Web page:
Monday, October 5, 2009


  • The Darfur Conflict refers to violence taking place in DarfurSudan.The conflict started in February 2003 when the Sudan Liberation Army (SLA) and Justice and Equality Movement (JEM) in Darfur took up arms, accusing the government of oppressing black Africans in favour of Arabs. There are various estimates on the number of human casualties. One side of the armed conflicts is composed mainly of the Sudanese military and the Janjaweed, a Sudanese militia group recruited mostly from the Afro-Arab Abbala tribes of the northern Rizeigat region in Sudan. These tribes are mainly camel-herding nomads. The other side is composed of rebel groups, notably the Sudan Liberation Movement/Army and the Justice and Equality Movement, recruited primarily from the non-Arab Muslims.The Sudanese government, while publicly denying that it supports the Janjaweed, is accused of providing financial assistance to the militia, and of participating in joint attacks targeting civilians.

  • It can be described as a classic case of socio-economic,political and economic crisis which took the shape of humanitarian crisis because of the insensitivity of the international players and the unwillingness of a totalitarian regime misgoverning the nation.
  • While the United States government has described the conflict as genocide, the UN has not recognized the conflict as such.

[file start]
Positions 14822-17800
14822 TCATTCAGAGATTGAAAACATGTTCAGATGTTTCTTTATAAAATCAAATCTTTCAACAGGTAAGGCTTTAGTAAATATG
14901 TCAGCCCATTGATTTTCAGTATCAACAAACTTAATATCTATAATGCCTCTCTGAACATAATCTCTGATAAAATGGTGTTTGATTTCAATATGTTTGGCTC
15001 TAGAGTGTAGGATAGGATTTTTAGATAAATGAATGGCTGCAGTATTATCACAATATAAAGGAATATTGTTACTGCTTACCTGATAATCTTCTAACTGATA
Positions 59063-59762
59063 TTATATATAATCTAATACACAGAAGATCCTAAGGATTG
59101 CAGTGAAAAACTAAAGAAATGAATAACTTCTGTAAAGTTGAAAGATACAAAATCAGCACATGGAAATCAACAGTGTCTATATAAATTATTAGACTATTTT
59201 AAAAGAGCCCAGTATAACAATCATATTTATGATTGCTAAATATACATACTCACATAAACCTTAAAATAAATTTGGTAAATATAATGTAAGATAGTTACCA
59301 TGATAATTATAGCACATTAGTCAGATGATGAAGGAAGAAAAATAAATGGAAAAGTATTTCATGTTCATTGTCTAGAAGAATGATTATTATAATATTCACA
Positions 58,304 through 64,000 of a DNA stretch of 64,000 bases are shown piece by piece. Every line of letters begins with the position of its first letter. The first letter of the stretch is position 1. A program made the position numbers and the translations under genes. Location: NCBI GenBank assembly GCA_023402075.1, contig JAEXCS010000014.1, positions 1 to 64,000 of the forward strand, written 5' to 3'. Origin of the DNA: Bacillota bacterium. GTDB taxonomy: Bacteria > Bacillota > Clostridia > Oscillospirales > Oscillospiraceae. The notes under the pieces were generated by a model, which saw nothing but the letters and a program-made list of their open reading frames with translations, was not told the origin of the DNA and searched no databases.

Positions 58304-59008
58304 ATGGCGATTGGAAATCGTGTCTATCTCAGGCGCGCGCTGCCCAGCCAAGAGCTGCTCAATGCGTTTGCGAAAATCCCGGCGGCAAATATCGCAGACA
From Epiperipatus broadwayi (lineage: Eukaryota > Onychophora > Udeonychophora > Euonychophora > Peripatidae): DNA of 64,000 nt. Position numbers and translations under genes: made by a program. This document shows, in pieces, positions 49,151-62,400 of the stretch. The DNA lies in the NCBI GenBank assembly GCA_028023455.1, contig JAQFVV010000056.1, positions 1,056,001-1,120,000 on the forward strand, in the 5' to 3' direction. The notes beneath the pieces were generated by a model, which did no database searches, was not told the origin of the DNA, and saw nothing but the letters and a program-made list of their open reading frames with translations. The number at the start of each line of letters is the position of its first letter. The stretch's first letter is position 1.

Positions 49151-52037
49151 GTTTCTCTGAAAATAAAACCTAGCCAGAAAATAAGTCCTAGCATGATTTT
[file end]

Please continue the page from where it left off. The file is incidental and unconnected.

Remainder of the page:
• On 31 August 2006, the United Nations Security Council approved Resolution 1706 which called for a new 26,000-troop UNpeacekeeping force called UNAMID to supplant or supplement a poorly funded and ill-equipped 7,000-troop African Union Mission in Sudan peacekeeping force. Sudan strongly objected to the resolution and said that it would see the UN forces in the region as foreign invaders. The following day, the Sudanese military launched a major offensive in the region
  • The government-supported Janjaweed were accused of committing major human rights violations, including mass killing, looting, and systematic rape of the non-Arab population of Darfur. They have frequently burned down whole villages, driving the surviving inhabitants to flee to refugee camps, mainly in Darfur and Chad; many of the camps in Darfur are surrounded by Janjaweed forces. By the summer of 2004, 50,000 to 80,000 people had been killed and at least a million had been driven from their homes, causing a major humanitarian crisis in the region.
  • Major historical forces behind the present crisis- severe climatic condition prevailing in Sudan, forcing the people fight for possession of water and food.

  • Until now the efforts that have been made by the UN and the African Union to
    resolve the crisis have not borne any fruit. The threats of sanctions that were never
    imposed for fear of vetoes by China and Russia which have vital economic interests
    in Sudan, have done little to end the atrocities. China is the single largest investor
    in the oil industry in Sudan and Russia has interest in selling arms. This volatile
    mixture of oil and arms has actually prevented the UN from taking any meaningful
    action against the Khartoum government. The recent resolution secured a unanimous
    15-0 Security Council vote only by sidelining the Darfur crisis and emphasising
    upon north-south peace.

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